In the weeks following my last post, enough snow eventually melted to break out the scooter for a couple of runs. Although the dirt trails were still way too muddy for the scooter (deep, sucking, wheels-can’t-turn muddy rather than simply messy muddy, which I can deal with), the roads were clear. Since we were limited both in where we can go and how much running I want them to do on pavement, it was a good time to ease into dryland training with a bit of nice easy gee-haw practice in some perfectly convenient interconnected parking lots.
Maisy was particularly jolly; she tolerates skijoring but her heart belongs to the scooter.
And as usual, the patented Maisy bump helps keep Squash on track.
But just when it seemed that the skis would be relegated to the back porch until next year, spring in Minnesota reminded us that it is a capricious beast. And apparently in 2013 it went all out in hopes of winning some kind of Most Fickle Season award. Snowstorm after snowstorm had already happily extended the skijoring season past its natural expiration date, so when I was packing for our spring vacation up north I went ahead and threw the skis in the car even though I expected to mostly be scootering as a repeat of our fall mushing vacation, and Fickle Spring did not disappoint.
Upon our arrival, I was thrilled to learn that the lake we were staying on was still safely frozen with a good 6-8″ layer of snow remaining on top. However, warmish daytime temperatures and a mid-afternoon arrival made my first outing (attempted almost immediately after unpacking) a bit of a slushy debacle.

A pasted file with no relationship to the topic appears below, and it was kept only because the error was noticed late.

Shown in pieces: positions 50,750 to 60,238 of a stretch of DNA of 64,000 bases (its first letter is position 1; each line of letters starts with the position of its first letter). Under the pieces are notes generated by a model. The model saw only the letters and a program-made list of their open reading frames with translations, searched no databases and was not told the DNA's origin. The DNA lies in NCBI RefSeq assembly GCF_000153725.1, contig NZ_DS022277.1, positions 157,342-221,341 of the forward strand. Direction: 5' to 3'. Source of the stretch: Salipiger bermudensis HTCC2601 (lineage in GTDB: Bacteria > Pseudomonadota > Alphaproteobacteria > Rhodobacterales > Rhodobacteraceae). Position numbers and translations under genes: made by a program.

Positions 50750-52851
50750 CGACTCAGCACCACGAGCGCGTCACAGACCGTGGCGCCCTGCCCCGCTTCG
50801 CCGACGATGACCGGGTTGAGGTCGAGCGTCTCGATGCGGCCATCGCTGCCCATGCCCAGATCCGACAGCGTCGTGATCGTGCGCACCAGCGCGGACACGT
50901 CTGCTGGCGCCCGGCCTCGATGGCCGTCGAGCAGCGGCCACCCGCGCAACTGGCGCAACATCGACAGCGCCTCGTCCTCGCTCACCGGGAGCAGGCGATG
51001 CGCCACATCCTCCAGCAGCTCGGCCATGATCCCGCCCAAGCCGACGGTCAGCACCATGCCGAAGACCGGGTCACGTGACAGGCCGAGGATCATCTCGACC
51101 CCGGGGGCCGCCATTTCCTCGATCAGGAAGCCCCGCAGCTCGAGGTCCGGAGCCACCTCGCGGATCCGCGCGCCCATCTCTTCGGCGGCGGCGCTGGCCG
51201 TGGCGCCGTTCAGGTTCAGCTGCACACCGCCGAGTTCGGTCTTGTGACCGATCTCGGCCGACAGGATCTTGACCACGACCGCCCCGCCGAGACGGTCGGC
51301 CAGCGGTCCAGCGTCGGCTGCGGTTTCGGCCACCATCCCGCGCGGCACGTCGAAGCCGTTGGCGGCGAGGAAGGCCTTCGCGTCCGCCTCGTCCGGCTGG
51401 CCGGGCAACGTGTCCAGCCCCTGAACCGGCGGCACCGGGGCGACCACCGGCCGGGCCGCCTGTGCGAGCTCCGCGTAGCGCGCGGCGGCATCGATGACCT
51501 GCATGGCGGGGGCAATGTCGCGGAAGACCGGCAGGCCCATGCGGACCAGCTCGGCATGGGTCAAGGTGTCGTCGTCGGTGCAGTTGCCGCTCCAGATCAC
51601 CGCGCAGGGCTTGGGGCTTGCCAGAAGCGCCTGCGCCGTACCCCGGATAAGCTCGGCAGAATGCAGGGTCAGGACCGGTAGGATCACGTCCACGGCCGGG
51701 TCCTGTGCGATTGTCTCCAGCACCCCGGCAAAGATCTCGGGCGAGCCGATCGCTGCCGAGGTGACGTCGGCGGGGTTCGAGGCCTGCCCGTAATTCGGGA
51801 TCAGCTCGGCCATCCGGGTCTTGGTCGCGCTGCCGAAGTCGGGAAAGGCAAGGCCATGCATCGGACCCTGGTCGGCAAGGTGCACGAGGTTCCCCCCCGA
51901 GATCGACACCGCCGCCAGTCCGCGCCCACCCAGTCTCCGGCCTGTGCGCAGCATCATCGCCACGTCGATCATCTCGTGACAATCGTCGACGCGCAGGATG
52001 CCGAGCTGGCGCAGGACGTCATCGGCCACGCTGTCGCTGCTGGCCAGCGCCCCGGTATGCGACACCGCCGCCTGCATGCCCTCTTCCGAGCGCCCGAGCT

The next day, my enthusiasm undampened but slightly more cautious, I decided to go scout out some of the local trails without the skis at first. This is when I learned that overnight each night, the snow re-hardened enough to form a nice, solid surface to hike or ski on – but only if we got up early enough to beat the slush. By the time we finished this hike we were already falling through the softening snow, so we didn’t do any skiing but did get a lovely hike in. (I almost always “walk” the dogs in harness and with the skijor belt these days, which I suppose is technically canicross.)
We found a trail of moose tracks, although we did not see an actual moose. The tracks didn’t look fresh and we hike with a bear bell anyway, so I didn’t expect to (and in all truth would rather not see one under those circumstances), but it was cool to see the tracks.
The next few days we got up early and went skijoring on the lake while the snow was still hard, and it was glorious. Smooth, flat, FAST snow as far as the eye could see with zero distractions, and the dogs really cut loose. This is what skijoring would always be like if there were no trail-side objects to sniff and pee on.
By the end of the week, my husband and Pip has joined us. Pip reveled in his honorary Mush Puppy status, which mostly consisted of running ahead of us or following behind us.
And then, at the end of the week… the tired Mush Puppies.
Given that it was in the 70s F when we got home today, I think it’s safe to say that this was really, really the last time we’ll be on the skis this season. So it will be all scooter and canicross for awhile, as it should be in a state with (usually) well defined seasons.